Set in Spain in the 1920s, everything is visually representative of that time, involving us in a mix of past and fantasy. Inspired by the Brothers Grimm original spooky story from Northern Europe, this adaptation is far more romantic, passionate and tragic, all the possible adjectives associated to the Iberian Peninsula.
Snow White isn’t a princess, but the daughter of a bullfighter and a flamenco dancer, and her stepmother is a cruel gold digger. The dwarves – six – are bullfighters, too, and help her discover her own talent.
The viewer can’t help reflect not only on Spanish history, but cinema’s, fairytales and the history of storytelling. Expressive performances repel any need for verbal action, and the images aided by cinematographer Kiko de la Rica are both lucid and imaginative, from odd to heartbreaking, conducted by a wonderful score that covers all kinds of sentiments.
11. The Artist (Michel Hazanavicius, 2011)
Perhaps the most mentioned black and white film of the past 5 years for being the Best Picture winner at the Academy Awards in 2012, “The Artist” is often referred to as a love letter to silent cinema.
The story follows an established film star (Jean Dujardin) and a young actress (Berenice Bejo) in the late 1920s and early 1930s in Hollywood, during the rise to talkies. When the pictures start to speak, Dujardin’s character is brushed aside by the industry, while Bejo’s rises to fame due to her voice – though we never hear why.
More than a major reference to “Singin’ in the Rain”, which anyone who’s seen both can find the similarities, it is a wonderful exploration of essence and the memory of celluloid.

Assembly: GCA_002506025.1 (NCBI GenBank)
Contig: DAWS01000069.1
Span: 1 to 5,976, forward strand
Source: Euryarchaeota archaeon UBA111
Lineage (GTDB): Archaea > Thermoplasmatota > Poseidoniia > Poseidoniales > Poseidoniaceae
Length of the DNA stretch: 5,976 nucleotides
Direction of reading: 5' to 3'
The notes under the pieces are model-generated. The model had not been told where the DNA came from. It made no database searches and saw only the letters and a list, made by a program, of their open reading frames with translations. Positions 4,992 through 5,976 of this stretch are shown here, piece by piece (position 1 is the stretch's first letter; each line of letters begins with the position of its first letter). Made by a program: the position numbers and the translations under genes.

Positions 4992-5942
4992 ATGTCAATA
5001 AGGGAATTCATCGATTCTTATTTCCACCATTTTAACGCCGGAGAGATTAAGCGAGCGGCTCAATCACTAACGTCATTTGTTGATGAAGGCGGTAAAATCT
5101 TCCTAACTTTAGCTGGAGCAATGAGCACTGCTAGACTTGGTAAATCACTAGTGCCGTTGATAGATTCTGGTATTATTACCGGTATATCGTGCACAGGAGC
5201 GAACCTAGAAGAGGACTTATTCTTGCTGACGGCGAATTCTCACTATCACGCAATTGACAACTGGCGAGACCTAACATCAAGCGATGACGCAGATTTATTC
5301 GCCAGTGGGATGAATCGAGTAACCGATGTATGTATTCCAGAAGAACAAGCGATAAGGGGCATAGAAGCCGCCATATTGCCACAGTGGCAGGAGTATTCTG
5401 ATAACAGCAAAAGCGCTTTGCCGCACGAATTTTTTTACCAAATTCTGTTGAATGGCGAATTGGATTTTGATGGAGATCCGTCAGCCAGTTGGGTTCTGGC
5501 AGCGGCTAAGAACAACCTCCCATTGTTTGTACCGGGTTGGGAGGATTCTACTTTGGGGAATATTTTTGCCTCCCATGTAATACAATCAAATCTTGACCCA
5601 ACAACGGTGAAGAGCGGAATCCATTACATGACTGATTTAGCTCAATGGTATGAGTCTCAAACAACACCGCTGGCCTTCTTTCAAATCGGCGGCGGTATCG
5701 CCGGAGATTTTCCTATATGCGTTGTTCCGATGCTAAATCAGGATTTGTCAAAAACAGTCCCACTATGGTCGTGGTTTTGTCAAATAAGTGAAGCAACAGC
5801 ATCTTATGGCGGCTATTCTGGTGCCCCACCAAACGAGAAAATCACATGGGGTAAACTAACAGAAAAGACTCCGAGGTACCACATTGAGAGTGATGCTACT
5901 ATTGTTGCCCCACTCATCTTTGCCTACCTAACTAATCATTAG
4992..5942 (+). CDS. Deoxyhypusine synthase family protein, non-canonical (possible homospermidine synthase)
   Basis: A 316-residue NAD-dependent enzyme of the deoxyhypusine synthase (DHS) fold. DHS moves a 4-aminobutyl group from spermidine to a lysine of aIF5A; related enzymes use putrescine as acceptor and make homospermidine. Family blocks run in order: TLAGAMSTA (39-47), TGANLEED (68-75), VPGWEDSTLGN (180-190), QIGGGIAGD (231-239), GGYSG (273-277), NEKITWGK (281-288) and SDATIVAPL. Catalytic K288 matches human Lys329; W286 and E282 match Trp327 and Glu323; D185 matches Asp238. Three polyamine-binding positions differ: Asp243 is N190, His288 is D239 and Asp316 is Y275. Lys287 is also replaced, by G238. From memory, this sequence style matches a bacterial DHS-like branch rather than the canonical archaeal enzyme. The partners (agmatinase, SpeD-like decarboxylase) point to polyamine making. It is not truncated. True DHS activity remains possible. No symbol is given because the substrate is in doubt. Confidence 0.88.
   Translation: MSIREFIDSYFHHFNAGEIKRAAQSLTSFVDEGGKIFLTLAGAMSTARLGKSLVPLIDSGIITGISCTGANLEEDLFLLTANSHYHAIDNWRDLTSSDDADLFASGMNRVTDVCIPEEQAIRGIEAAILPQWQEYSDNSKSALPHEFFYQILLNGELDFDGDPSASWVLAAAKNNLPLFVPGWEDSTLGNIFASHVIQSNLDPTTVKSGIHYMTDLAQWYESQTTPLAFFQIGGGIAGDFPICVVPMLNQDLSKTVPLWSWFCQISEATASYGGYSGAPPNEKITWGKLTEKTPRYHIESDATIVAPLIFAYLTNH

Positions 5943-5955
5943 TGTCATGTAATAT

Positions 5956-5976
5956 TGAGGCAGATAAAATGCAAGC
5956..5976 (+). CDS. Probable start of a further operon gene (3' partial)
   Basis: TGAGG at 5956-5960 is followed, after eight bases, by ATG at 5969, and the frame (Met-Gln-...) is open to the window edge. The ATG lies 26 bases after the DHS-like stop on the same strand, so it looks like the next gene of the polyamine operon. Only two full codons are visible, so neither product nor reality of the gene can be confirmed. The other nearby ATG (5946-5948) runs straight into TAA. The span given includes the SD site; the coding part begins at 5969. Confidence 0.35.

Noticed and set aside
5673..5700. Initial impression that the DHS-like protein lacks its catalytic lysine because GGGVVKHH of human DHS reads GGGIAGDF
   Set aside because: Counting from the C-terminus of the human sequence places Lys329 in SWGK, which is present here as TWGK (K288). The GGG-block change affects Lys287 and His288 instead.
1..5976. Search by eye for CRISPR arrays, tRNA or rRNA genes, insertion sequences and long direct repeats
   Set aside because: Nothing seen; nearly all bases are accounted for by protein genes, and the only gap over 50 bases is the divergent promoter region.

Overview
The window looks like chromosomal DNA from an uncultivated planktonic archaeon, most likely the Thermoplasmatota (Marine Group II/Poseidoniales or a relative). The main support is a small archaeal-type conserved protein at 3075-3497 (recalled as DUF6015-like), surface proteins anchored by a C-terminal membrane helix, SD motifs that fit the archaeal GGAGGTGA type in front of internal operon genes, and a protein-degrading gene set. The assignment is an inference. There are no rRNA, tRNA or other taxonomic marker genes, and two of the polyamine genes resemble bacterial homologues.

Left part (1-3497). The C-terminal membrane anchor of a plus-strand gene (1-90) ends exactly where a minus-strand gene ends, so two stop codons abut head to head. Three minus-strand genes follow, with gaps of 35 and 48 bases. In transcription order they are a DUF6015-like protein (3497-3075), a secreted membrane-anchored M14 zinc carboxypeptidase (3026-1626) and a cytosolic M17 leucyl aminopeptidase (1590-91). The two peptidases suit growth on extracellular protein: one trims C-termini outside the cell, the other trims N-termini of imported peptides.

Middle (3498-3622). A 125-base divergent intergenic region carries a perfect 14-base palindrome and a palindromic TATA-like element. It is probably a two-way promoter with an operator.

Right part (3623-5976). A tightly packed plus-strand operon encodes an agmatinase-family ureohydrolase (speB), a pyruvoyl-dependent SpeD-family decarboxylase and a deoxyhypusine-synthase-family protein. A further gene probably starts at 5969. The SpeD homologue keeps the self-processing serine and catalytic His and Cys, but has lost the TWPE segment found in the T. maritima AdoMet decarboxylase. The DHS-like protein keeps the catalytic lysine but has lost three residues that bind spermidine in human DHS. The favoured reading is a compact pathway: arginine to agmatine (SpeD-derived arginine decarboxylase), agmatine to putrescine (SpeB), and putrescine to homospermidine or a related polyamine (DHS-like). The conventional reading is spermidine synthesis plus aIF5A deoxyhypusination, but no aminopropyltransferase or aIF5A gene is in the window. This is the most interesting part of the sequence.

Unlike the implied message in the other films on this list, this boxy-framed, monochromatic, silent, caricatured film is as clear as it gets: some things from the past are worth preserving, and you don’t always need words to enjoy moving pictures.
12. Good Night and Good Luck (George Clooney, 2005)
Clooney’s sophomore directorial achievement uses the color-free aesthetics of 1950s TV news to highlight its smoky atmosphere.
Originally shot in a color film stock and color-corrected in post production, it tells the true story of newsman Edward R.Murrow and his clashes with Senator Joseph McCarthy as well as the Un-American Activities Committee. It’s a view on the anti-comunist crusade, but it features the importance public debate and discourse, creating present-day easy-to-spot parallels. Media responsibility takes the spotlight in what might just be the director’s best work to date.
Its use of monochrome is essential to capture the period sense, but it was inevitable due to the chosen annexation of actual footage of McCarthy in its arrogant glory.
Author Bio: Alex Gandra is a Portuguese writer and filmmaker.She graduated this year in New Communication Technologies from the University of Aveiro and is currently in a master’s degree in Digital Audiovisual. She spends too much time in cafés writing scripts and other kinds of texts you can find at medium.com/@gandra_le. She’s also writing a book she hopes to finish some day.